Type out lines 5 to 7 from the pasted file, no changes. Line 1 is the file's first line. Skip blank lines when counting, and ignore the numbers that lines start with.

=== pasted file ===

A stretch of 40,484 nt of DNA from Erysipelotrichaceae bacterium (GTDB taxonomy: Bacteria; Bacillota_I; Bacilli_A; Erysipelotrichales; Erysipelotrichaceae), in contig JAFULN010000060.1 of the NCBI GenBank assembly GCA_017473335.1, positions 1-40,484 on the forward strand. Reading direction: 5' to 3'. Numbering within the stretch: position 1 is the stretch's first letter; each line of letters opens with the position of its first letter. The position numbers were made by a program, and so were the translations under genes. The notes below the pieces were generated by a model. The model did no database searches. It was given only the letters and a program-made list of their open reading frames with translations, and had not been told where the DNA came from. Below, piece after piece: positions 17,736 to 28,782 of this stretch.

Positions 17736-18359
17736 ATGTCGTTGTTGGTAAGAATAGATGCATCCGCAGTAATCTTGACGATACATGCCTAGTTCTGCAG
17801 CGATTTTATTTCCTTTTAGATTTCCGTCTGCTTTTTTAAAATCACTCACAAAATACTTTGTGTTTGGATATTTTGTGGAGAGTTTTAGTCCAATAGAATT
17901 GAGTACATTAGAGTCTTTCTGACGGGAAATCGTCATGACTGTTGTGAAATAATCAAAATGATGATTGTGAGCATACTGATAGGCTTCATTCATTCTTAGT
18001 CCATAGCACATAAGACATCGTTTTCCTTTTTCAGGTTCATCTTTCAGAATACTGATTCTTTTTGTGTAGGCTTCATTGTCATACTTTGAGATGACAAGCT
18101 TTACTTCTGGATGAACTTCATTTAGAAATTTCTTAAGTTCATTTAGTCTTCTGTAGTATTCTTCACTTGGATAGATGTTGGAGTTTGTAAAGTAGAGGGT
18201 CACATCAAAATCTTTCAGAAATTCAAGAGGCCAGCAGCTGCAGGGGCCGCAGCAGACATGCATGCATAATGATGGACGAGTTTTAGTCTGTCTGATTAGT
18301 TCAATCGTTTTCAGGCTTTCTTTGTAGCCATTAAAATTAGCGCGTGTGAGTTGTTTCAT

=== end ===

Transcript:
17901 GAGTACATTAGAGTCTTTCTGACGGGAAATCGTCATGACTGTTGTGAAATAATCAAAATGATGATTGTGAGCATACTGATAGGCTTCATTCATTCTTAGT
18001 CCATAGCACATAAGACATCGTTTTCCTTTTTCAGGTTCATCTTTCAGAATACTGATTCTTTTTGTGTAGGCTTCATTGTCATACTTTGAGATGACAAGCT
18101 TTACTTCTGGATGAACTTCATTTAGAAATTTCTTAAGTTCATTTAGTCTTCTGTAGTATTCTTCACTTGGATAGATGTTGGAGTTTGTAAAGTAGAGGGT